Israeli Man Allegedly Throws Stones at Arab Laborers in What Police Term a Hate Crime

Drunk 26-year-old was arrested with a firebomb in his hand, allegedly tried to torch the construction workers' residence at the Rehovot site. 'Someone should put an end to Arab issue,' he is said to have told police.

Almog Ben Zikri
Almog Ben Zikri
A crane at work at a construction site in Kiryat Malakhi, in southern Israel, January 2017.
A crane at work at a construction site in Kiryat Malakhi, in southern Israel, January 2017.Credit: Ilan Assayag
Almog Ben Zikri
Almog Ben Zikri

An Israeli man is suspected of throwing stones at Arab construction workers and threatening to burn them in the Tel Aviv suburb of Rehovot. Police say 26-year-old Igor Kaplon, who was arrested holding a firebomb, assaulted the workers when drunk last week.

Police believe the alleged assault was a hate crime, and have requested the court on Sunday to extend Kaplon's arrest. The court extended his arrest until Wednesday.

Kaplon arrived at the construction site last week and "started breaking up the place and throwing stones, and then tried to torch the structure where the complainants reside," the police's Senior Staff Sgt. Maj. Dmitri Shenkar told the Rishon Lezion Magistrate's Court last week.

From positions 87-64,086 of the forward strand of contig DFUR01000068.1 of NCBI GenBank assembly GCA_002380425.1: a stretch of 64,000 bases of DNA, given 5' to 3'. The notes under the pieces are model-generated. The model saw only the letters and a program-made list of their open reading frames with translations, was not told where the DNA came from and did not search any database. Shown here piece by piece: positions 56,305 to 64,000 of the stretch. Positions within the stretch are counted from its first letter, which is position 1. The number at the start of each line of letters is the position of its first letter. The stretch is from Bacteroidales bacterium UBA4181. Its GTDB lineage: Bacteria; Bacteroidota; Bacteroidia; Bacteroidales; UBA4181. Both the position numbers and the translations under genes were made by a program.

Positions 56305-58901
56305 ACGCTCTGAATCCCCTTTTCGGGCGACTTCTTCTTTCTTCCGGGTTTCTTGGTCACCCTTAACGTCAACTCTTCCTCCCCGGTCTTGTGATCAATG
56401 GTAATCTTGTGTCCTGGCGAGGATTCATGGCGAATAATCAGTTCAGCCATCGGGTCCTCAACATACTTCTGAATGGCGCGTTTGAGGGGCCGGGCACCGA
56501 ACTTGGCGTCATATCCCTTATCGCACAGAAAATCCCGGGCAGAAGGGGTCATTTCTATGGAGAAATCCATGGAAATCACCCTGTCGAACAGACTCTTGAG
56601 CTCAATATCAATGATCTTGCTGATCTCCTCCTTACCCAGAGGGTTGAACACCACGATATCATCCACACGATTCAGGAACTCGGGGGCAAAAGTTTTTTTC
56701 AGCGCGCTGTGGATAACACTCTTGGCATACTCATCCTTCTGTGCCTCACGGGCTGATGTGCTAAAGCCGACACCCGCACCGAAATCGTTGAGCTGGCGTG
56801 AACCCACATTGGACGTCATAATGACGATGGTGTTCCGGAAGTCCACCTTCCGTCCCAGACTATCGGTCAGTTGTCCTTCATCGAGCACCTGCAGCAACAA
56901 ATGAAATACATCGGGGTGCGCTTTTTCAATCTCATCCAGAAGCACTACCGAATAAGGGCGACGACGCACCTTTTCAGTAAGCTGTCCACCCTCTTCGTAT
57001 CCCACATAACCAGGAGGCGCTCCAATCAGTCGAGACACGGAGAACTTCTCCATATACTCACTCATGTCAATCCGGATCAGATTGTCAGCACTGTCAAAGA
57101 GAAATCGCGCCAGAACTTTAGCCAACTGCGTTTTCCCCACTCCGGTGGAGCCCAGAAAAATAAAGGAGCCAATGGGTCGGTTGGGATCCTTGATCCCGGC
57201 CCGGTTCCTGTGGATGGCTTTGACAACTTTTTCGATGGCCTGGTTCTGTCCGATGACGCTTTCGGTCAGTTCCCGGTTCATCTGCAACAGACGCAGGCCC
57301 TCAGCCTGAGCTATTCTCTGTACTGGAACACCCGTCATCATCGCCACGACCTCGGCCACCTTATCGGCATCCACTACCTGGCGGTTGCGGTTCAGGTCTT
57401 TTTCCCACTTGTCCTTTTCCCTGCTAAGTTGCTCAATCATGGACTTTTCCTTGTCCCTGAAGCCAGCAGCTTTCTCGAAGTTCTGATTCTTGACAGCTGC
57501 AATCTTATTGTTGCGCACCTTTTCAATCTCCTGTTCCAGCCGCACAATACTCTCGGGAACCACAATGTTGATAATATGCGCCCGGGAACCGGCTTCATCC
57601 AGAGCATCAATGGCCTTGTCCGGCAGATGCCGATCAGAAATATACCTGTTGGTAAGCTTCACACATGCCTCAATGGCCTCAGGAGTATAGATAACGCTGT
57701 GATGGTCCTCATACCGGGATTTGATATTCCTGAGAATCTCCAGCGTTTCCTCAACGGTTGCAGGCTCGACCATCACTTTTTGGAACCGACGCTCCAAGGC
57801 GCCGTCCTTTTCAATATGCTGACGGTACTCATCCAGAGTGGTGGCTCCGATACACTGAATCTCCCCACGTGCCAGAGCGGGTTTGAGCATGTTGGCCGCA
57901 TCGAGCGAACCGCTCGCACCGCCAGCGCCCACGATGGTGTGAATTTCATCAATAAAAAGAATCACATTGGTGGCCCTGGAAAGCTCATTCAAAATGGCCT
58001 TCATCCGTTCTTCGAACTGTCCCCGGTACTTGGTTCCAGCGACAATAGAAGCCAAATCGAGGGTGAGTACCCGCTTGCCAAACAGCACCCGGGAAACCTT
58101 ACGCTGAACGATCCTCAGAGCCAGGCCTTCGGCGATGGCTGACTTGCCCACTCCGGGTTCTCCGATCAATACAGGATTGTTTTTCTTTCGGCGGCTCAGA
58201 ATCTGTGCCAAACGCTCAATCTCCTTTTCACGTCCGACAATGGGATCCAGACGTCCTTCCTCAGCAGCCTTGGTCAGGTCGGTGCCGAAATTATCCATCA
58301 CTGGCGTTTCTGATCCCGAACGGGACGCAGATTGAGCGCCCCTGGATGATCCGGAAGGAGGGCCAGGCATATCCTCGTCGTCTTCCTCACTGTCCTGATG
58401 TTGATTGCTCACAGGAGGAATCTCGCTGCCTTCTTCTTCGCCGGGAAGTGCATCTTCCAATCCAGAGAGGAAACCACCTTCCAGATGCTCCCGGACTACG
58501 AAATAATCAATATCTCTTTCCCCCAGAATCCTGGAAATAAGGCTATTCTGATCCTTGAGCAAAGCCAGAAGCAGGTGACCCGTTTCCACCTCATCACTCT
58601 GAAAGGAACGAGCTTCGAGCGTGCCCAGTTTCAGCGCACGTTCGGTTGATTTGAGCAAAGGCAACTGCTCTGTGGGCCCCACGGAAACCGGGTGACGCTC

He added that Kaplon said at his interrogation that "he was tired of the government's conduct" and that "someone should put an end to Arab issue."

The judge, Guy Avnon, revealed further details from Kaplon's interrogation last week. When asked if he intended to burn the workers because they're illegals, Kaplon replied: "Yes, I was so mad, I lost it because of them." When an interrogator asked: "So you would have burned people and if they would have died you would have been a murderer. Is that what you wanted?" Kaplon said: "No, but it bugs me that they're taking over." When asked if he was not drunk, would he have acted the same, Kaplon said: "If I hadn't drank and there would have been a small tackle, I would have broken their teeth."

Charges against Kaplon have yet to be brought, as indicting a person on racism-motivated crimes requires the approval of the State Prosecutor's Office, which is still pending.

Kaplon's public defender Gil Edelman told Haaretz that he has yet to see the evidence material, but from his conversation with his client it appears that the incident occurred because Kaplon was drunk and not due to hate or racism. "He said that he was sorry for his behavior," Edelman said.

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